After many years on the road travelling to many far-flung places, I’ve had to deal with traveler’s diarrhea several times – notably in Cambodia, Tanzania and Uganda. Some ways of dealing it are just common sense and some work better than others, but after experiencing this unfortunate dilemma several times I now have a decent system on how to prevent it and haven’t had any troubles since.

The first thing I’m going to tell you here is, YES, you do need to worry about this. You need to take conscious measures to prevent traveler’s diarrhea.

Having traveler’s diarrhea is a miserable time and will keep you out of commission and maybe even bed-ridden for up to a week or more. That’s a big chunk of your trip.

If you’re heading somewhere with questionable food safety and want to make sure your guts (and your toilet) stay in good shape, here are my best tips to help you do so:

1. Dukoral

This is one of your options. Dukoral is an oral vaccine that I’ve taken several times, particularly on my first few trips to Africa. It should be available from your doctor and in many countries you don’t even need a prescription.

It works by protecting you against both cholera and diarrhea caused by the E.Coli bacteria, presumably in the same way as most other vaccines – by introducing the non-toxic bacteria to your stomach so you can produce antibodies.

I have used this vaccine on several trips, and it works great. What I love about it though is the set-and-forget nature of it. You drink the solution twice before your trip – each dose one week apart – then you’re protected for three months. Super easy.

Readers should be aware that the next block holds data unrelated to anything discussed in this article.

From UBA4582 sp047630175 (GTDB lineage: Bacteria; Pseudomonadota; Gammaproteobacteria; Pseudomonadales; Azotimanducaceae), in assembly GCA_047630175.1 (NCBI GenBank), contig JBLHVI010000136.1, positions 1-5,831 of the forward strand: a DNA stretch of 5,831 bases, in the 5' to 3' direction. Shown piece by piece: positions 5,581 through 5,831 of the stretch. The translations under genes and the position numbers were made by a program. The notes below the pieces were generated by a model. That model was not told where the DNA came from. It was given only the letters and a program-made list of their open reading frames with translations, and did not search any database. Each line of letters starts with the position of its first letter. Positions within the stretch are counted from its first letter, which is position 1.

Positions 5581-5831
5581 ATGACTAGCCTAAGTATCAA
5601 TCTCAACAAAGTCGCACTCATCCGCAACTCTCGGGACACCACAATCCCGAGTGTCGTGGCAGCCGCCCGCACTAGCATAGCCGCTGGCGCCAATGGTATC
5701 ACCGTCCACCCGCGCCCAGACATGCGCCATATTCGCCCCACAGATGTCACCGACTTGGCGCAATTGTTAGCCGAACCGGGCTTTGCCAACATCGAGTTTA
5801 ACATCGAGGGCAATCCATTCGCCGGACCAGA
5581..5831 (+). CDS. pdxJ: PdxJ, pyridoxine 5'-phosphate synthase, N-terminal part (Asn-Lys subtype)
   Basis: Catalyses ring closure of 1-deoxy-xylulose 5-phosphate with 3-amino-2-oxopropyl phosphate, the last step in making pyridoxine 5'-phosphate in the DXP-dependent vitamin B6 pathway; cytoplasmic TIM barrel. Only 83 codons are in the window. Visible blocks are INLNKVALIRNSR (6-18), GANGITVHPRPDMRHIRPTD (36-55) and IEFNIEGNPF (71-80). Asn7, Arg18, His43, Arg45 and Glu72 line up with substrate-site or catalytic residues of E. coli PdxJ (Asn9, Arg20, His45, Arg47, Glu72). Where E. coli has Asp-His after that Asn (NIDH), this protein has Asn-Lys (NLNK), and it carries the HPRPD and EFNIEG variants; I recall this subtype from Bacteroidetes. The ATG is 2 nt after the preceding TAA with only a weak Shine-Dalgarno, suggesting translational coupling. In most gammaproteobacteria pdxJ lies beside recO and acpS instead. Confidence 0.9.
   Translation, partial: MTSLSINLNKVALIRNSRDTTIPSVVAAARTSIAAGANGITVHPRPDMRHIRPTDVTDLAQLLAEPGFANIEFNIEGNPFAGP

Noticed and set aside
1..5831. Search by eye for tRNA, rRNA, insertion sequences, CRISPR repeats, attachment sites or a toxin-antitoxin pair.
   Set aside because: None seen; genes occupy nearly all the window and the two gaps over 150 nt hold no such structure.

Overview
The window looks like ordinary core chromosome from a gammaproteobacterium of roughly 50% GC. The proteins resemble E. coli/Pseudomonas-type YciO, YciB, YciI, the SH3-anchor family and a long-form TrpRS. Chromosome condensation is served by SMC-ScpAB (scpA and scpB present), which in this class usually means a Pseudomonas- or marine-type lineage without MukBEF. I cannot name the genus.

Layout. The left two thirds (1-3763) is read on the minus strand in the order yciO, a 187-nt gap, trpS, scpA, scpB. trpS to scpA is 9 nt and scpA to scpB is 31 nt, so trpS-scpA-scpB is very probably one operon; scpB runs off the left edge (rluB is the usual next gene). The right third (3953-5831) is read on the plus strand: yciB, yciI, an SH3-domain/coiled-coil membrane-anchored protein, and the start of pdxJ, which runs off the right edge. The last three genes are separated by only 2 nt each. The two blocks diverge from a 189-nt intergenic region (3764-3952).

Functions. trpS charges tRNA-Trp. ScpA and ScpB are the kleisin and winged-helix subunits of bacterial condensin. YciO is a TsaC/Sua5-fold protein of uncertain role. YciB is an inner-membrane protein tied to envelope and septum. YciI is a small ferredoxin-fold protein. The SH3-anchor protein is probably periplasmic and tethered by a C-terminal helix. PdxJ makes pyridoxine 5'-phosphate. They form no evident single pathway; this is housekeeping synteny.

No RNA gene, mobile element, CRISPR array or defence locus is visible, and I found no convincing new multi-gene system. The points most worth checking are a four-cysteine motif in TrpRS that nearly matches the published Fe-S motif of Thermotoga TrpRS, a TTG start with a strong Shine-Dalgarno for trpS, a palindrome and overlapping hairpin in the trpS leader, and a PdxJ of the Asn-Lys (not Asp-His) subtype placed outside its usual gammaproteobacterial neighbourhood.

The only issue I have with taking things like this regularly is I feel like they impede your body’s ability to deal with these things on its own. If there’s ever a case when I haven’t taken the vaccine, I feel like my body is going to crumble with the slightest bit of bad food (this is total bro science and I have no idea if it’s true, just a personal thing).

I used to reserve it for when I’m going to a place that’s very questionable – think small villages in rural Ethiopia, something like that, but nowadays I don’t take it at all, instead relying on the preventive measures I’ll describe further below.

However if you are highly susceptible to gut problems and diarrhea, and haven’t travelled a lot in the developing world, I’d say this is a good option.

2. Probiotics

Do you know how important probiotics are to your health?

In our guts we naturally have trillions of bacteria. Most of them are good for us. They boost our immune system, help with digestion and most importantly, keep the bad bacteria in check.

Unfortunately many of us have ravaged our gut flora through constant use of antibiotics. Not only do we use them when we’re sick, but it’s also in much of the food we eat, especially meat and dairy.

Antibiotics don’t discriminate. They kill both the good and bad bacteria in our body. Sadly it is hard to avoid antibiotic exposure in modern life.

Here’s how this applies to traveler’s diarrhea:

If you eat a dodgy salad in Cambodia and get a few nasty bugs in your system, there’s a chance it’s going to shut your body down. But if your gut is healthy with trillions of strong and healthy flora, a few bugs like this won’t be a problem. They’ll knock that sucker out without much trouble at all.